Here is the not-fancy list of opportunities I know about for women/underrepresented groups in mathematics. Please contact me if you'd like me to add more conferences/fellowships/workshops/opportunities to it.

I've been around three different graduate schools, and they've all done great things to support women. The weekly-ish Hypatian seminar at UCSB is ridiculously valuable and special- if you're interested in making students from underrepresented groups feel supported, check out the history section of the seminar for ideas on what you can do at your school. For instance, panels from advanced grad students on how to do research/find an advisor/give a talk/teach, roundtable discussions, and cross-disciplinary speakers re: teaching, mental health, etc. While at UCSB I started the now-defunct M&M seminar, which was held in the Philosophy department and discussed papers in math and philosophy with undergraduates, graduate students, postdocs, and faculty.

At UIC I and my friend Ellie Dannenberg founded the annual Midwest Women in Mathematics Symposium, which was held at UIC in 2013, Notre Dame in 2014, Dominican in 2015, UIUC in 2016, and will be at IUPUI in 2017 and Purdue in 2018. The day-long symposium includes talks, research meetings, networking, and breakout sessions, and is based entirely off of the Southern California version that I attended in 2012, now called WIMSoCal.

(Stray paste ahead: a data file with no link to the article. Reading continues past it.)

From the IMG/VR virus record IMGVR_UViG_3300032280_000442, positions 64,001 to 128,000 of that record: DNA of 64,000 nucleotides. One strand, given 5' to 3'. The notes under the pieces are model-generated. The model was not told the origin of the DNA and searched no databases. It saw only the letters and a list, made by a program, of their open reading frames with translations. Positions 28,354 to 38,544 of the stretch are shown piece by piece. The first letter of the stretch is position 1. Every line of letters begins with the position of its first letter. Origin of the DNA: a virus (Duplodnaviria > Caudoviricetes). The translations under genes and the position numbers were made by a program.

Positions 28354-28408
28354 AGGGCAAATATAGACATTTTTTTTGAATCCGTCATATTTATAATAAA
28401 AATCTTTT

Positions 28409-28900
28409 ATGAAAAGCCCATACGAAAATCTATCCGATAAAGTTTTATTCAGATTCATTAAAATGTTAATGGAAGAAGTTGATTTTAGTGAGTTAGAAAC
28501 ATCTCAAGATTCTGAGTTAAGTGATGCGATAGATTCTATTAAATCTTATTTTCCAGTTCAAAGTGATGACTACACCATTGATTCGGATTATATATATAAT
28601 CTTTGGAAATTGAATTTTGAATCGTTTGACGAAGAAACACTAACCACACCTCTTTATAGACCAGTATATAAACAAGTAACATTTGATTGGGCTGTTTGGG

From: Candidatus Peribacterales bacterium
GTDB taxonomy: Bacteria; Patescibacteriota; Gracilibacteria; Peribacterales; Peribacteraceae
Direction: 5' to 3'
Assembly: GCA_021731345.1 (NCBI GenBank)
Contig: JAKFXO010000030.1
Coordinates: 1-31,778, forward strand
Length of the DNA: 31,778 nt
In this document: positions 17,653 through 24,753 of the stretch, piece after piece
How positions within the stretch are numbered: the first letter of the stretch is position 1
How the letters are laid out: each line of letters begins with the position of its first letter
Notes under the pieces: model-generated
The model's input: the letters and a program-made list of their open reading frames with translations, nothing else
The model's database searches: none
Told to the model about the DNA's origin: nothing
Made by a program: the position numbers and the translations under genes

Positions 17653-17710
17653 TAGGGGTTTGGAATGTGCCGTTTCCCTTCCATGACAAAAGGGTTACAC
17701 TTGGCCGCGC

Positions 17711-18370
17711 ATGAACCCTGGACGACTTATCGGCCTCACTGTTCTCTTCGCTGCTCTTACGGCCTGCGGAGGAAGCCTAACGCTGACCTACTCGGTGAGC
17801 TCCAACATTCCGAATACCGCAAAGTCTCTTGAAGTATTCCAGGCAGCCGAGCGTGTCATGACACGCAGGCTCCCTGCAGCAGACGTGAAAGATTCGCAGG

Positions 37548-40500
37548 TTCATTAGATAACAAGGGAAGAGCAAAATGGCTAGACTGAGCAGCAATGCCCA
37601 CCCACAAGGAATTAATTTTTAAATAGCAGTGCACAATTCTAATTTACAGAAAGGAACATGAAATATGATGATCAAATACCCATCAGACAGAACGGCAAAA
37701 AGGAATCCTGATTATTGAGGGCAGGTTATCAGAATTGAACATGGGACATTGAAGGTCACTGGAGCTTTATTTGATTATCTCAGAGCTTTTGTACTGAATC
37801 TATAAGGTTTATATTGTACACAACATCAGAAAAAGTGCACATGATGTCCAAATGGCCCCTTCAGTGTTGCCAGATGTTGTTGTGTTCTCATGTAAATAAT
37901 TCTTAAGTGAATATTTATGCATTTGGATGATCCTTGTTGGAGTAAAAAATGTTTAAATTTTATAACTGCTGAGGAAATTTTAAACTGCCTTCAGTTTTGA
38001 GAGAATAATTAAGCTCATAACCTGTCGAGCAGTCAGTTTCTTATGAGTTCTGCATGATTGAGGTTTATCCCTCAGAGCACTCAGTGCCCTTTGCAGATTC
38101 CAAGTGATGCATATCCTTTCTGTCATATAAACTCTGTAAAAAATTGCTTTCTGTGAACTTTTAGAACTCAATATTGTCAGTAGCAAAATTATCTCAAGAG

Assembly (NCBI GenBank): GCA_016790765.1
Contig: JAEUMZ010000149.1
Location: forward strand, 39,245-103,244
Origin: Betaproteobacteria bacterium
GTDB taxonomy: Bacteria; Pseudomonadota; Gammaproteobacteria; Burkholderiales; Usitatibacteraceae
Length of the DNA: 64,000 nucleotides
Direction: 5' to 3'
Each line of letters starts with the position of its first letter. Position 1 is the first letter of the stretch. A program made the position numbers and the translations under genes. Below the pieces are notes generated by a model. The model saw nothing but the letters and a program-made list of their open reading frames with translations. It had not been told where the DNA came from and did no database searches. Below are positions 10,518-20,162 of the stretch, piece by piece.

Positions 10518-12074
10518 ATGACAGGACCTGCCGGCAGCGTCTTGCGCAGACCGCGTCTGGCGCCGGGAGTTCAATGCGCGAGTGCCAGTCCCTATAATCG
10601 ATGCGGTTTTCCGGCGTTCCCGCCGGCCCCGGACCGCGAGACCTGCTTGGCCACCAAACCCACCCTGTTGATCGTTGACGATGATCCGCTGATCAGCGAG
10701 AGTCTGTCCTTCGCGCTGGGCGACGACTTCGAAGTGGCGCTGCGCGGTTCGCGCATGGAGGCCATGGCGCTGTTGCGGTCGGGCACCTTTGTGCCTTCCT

At UT Austin I've been able to attend the incredible Distinguished Women in Mathematics Lecture series which invites women professors to UT to give math talks and have lunch with the women graduate students. These lunches have been very eye-opening and are a great way for the women of the department to get together. UT Austin is also where Math Girl Margarita Night started, which I also went to at UCSB. If you have no funding and almost no time, hosting informal potluck brunches is a great way to support your community- we started that at UIC, inspired by a friend who did them at U Chicago. Another is to form a mentorship program- I've seen several between grad students, and I've mentored a few undergraduates through the Direct Reading Program at UT.

Personally I think raising awareness and giving credit are two great ways to support your community, which is something I'm trying to do with this page. Top picture is of me being the Distinguished Graduate Speaker at USTARS, a conference co-founded by the picture taker Dr. Erik Insko. Bottom picture is from that UIC newsletter article, and is, from left to right, Ellie Dannenberg , Janet Page , Jessica Dyer , me, and Cara Mullen . This page is inspired by Lillian Pierce's website